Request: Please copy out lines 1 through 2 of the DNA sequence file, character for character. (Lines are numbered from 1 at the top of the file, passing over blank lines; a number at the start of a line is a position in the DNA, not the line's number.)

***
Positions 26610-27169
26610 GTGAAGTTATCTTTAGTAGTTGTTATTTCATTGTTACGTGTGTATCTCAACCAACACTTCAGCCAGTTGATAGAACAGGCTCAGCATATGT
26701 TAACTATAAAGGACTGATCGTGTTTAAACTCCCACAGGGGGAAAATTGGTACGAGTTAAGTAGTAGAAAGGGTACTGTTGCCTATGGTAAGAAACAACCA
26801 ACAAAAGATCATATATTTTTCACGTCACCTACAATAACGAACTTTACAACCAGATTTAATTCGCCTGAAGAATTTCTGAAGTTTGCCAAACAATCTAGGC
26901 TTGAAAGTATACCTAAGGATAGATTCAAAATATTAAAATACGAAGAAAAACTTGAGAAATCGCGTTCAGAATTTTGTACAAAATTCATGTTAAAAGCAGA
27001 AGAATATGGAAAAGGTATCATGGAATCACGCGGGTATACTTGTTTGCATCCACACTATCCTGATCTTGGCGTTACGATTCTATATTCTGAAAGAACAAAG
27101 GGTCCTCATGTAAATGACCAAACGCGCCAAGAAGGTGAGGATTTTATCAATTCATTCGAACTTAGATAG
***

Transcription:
Positions 26610-27169
26610 GTGAAGTTATCTTTAGTAGTTGTTATTTCATTGTTACGTGTGTATCTCAACCAACACTTCAGCCAGTTGATAGAACAGGCTCAGCATATGT